nep-res New Economics Papers
on Resource Economics
Issue of 2010‒10‒09
four papers chosen by
Maximo Rossi
Universidad de la Republica

  1. Pollution Exposure and Infant Health: Evidence from Germany By Katja Coneus; C. Katharina Spieß
  2. Economic Growth and Environmental Policy with Short-lived Governments By Itziar Lazkano; Francisco M Gonzalez; Sjak Smulders
  3. Trade and Climate Change: The Challenges Ahead By de Melo, Jaime; Mathys, Nicole Andréa
  4. Banking on Allowances: The EPA’s Mixed Record in Managing Emissions-Market Transitions By Fraas, Arthur G.; Richardson, Nathan

  1. By: Katja Coneus; C. Katharina Spieß
    Abstract: This paper examines the impact of outdoor and indoor pollution on children¿s health from birth until the age of three years in Germany. We use representative data from the German Socio-Economic Panel (SOEP), combined with five air pollution levels. These data come from the Federal Environment Agency and cover the years 2002-2007. Our work offers three important contributions. Firstly, we use accurate measures for five different pollutants (CO, NO2, SO2, O3, and PM10) on a (half-)hourly basis. Secondly, we are able to follow the effect of pollution exposure on a child¿s health during the first three years of life, accounting for time-invariant and unobserved neighborhood and mother-specific characteristics. Thirdly, we calculate different pollution intensity measures. Instead of relying solely on mean pollution levels, we are able to use (half-)hourly pollution levels as well as indoor pollution as meas-urements for the total latent pollution exposure. Our results suggest a significantly negative impact for some pollutants on infant health during early childhood. In comparison to outdoor pollution, indoor pollution seems to be more harmful directly after birth, while the relation-ship between indoor and outdoor pollution changes later in childhood. Since smoking is one source of producing carbon monoxide and thus affects child health negatively, our results further support the advice to parents of young children not to smoke.
    Keywords: Indoor and outdoor pollution, health, early childhood
    JEL: I12 Q53 J13
    Date: 2010
    URL: http://d.repec.org/n?u=RePEc:diw:diwsop:diw_sp312&r=res
  2. By: Itziar Lazkano; Francisco M Gonzalez; Sjak Smulders
    Date: 2010–01–29
    URL: http://d.repec.org/n?u=RePEc:clg:wpaper:2010-20&r=res
  3. By: de Melo, Jaime; Mathys, Nicole Andréa
    Abstract: The outcome of the 15th conference of the Parties to the UNFCC showed a shift from a top-down approach with a collective target favoring environmental objectives to a bottom-up accord favoring political feasibility with no meaningful binding agreement in sight as the global climate regime and the global trade policy regime represented by the WTO appear to be on a collision course. Following a review of the alternative architectures for the next Climate Change Agreement, the paper outlines four areas in which trade will play a role: as a purveyor of technological transfer; as a mechanism to separate where abatement takes place from who bears the cots of abatement; as a participation mechanism; and as a way to address the pressures for border adjustments. Political-economy considerations are invoked to predict that a target system with a carbon credit system will be preferable to a carbon tax or to a portfolio system of treaties. A review of evidence on the extent of pollution haven effects suggests that these should be small under climate mitigation policies, especially if efforts are undertaken to raise the price of energy. A discussion of border measures to complement mitigation policies suggests that they are unlikely to be found compatible with the environmental exceptions allowed under article XX of the GATT. The review concludes that an umbrella agreement with leeway where much initial mitigation would first take place unilaterally as under the early days of the GATT might be the most promising way ahead while preserving an open World Trading System and environmental integrity.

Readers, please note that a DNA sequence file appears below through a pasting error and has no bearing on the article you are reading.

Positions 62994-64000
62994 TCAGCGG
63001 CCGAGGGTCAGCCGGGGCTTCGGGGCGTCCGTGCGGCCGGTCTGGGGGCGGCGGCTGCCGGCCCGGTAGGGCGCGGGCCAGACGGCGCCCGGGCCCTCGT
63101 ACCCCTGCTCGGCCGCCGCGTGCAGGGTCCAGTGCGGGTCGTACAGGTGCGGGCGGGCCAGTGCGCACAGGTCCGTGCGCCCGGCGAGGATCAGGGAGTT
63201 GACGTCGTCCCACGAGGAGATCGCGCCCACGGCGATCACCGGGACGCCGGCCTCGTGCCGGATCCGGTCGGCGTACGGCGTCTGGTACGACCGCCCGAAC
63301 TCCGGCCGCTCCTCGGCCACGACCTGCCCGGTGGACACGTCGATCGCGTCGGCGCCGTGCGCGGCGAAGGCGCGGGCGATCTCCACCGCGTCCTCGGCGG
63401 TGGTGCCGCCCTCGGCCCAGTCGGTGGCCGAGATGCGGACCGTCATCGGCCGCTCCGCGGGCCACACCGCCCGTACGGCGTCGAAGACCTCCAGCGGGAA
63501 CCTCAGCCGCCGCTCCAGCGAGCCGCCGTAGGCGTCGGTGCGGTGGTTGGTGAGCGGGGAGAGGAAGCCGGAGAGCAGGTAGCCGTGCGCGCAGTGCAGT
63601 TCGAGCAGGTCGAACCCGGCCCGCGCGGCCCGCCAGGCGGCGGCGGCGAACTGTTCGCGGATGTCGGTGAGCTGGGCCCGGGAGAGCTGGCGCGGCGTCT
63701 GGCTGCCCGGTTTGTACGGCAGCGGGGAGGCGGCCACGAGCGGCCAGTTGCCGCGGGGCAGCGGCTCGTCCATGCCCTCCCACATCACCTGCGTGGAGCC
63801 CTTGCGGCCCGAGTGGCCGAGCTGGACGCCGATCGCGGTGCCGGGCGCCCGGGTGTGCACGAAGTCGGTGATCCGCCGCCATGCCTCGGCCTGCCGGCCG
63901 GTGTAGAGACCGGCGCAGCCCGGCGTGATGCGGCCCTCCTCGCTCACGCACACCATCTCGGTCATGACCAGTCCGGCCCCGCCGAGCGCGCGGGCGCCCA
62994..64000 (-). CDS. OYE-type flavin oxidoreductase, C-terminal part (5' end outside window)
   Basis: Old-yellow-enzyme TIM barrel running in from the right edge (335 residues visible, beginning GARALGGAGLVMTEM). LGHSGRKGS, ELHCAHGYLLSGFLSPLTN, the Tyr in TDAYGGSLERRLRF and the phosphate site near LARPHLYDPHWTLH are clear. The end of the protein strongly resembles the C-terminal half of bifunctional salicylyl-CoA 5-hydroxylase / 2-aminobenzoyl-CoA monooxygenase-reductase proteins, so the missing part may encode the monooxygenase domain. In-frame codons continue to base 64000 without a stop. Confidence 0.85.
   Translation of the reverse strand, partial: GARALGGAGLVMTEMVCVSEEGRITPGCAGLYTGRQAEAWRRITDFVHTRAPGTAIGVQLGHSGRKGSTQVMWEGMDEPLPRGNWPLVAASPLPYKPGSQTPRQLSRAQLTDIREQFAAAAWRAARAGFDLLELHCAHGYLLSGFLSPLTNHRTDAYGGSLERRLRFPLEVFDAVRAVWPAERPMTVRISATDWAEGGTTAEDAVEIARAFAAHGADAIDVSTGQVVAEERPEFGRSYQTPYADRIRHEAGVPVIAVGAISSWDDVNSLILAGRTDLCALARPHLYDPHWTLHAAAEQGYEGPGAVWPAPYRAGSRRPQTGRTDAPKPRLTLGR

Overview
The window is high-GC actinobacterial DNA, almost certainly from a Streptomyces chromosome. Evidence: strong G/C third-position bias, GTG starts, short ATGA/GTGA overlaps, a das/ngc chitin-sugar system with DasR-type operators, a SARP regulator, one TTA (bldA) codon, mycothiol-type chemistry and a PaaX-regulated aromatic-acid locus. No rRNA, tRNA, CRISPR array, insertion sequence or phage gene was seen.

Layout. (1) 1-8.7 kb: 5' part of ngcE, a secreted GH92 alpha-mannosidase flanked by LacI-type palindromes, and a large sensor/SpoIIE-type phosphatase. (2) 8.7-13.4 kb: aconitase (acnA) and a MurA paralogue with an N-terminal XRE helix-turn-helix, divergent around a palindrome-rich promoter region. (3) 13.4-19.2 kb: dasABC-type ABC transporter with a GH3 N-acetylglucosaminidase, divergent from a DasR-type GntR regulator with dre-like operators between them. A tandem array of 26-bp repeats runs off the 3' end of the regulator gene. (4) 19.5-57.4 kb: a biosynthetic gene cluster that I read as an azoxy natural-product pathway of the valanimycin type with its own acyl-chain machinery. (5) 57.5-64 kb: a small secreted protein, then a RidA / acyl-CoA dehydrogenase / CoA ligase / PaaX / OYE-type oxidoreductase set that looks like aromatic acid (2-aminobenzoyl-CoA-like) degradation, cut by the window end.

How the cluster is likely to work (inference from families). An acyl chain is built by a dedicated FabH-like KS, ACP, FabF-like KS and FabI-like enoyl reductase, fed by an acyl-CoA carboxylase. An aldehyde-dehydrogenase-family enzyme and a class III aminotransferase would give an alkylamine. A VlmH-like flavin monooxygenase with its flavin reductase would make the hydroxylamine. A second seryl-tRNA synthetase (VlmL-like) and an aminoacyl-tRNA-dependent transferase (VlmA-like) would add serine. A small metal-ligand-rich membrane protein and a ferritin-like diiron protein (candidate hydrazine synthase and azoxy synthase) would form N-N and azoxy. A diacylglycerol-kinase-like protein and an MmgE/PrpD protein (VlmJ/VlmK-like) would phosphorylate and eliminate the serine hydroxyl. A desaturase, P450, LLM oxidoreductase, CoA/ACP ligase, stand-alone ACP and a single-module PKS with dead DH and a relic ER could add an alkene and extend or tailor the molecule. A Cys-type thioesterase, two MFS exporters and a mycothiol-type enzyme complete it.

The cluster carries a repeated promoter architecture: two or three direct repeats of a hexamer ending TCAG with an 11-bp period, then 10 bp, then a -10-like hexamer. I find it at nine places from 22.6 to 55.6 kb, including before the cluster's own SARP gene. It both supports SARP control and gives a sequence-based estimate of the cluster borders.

Keywords: Climate Change; WTO
    JEL: F18 Q56
    Date: 2010–09
    URL: http://d.repec.org/n?u=RePEc:cpr:ceprdp:8032&r=res
  4. By: Fraas, Arthur G. (Resources for the Future); Richardson, Nathan (Resources for the Future)
    Abstract: The history of emissions-trading markets in the United States is marked by change. Since cap-and-trade programs were first implemented on a large scale after the 1990 Amendments to the Clean Air Act, the U.S. Environmental Protection Agency (EPA) has repeatedly revised and replaced emissions-trading markets for nitrous oxides and sulfur dioxide. In each transition, the agency has had to decide what to do with emissions allowances banked in the earlier program. These banked allowances represent early reductions in emissions, with corresponding environmental benefits, but also the expectation on the part of regulated entities that they will continue to hold value in the future. Unsettling these expectations can lead to price volatility, instability in markets, and erosion of buy-in from regulated entities and the credibility of regulators. The paper discusses EPA’s mixed record regarding these transitions and implications for the future of cap and trade as a policy tool.
    Keywords: cap and trade, nitrous oxides, sulfur dioxide, banking, borrowing, CAIR, NOx SIP Call, Transport Rule, Clean Air Act, EPA
    Date: 2010–09–28
    URL: http://d.repec.org/n?u=RePEc:rff:dpaper:dp-10-42.pdf&r=res

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